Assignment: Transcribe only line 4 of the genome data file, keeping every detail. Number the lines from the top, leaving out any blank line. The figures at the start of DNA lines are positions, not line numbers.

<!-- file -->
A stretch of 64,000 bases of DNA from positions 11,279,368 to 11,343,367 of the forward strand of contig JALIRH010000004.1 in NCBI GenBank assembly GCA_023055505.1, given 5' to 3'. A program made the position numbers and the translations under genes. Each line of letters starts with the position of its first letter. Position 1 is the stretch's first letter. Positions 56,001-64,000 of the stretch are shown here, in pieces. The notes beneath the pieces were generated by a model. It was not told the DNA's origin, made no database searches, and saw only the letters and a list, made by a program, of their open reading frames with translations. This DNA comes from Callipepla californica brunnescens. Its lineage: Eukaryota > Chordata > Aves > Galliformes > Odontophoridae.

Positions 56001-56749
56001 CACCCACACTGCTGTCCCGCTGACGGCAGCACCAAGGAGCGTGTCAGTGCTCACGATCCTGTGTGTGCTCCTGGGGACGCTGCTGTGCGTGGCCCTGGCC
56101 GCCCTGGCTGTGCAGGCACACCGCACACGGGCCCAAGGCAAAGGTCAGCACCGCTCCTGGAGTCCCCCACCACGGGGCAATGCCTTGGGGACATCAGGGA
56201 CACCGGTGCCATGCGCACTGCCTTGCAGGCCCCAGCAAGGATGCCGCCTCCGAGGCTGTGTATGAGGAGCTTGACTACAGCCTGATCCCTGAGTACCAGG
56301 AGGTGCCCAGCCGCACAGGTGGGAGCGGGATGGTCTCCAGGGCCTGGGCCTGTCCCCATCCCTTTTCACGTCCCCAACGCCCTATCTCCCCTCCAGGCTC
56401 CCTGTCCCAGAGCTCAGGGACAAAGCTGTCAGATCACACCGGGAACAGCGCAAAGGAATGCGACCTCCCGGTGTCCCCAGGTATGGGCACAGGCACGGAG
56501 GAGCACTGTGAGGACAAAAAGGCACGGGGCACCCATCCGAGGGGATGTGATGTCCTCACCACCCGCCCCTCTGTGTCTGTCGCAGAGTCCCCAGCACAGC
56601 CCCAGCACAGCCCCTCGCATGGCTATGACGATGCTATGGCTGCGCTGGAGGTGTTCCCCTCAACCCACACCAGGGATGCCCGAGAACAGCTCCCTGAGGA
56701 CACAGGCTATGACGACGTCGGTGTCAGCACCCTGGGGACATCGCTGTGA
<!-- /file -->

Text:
56101 GCCCTGGCTGTGCAGGCACACCGCACACGGGCCCAAGGCAAAGGTCAGCACCGCTCCTGGAGTCCCCCACCACGGGGCAATGCCTTGGGGACATCAGGGA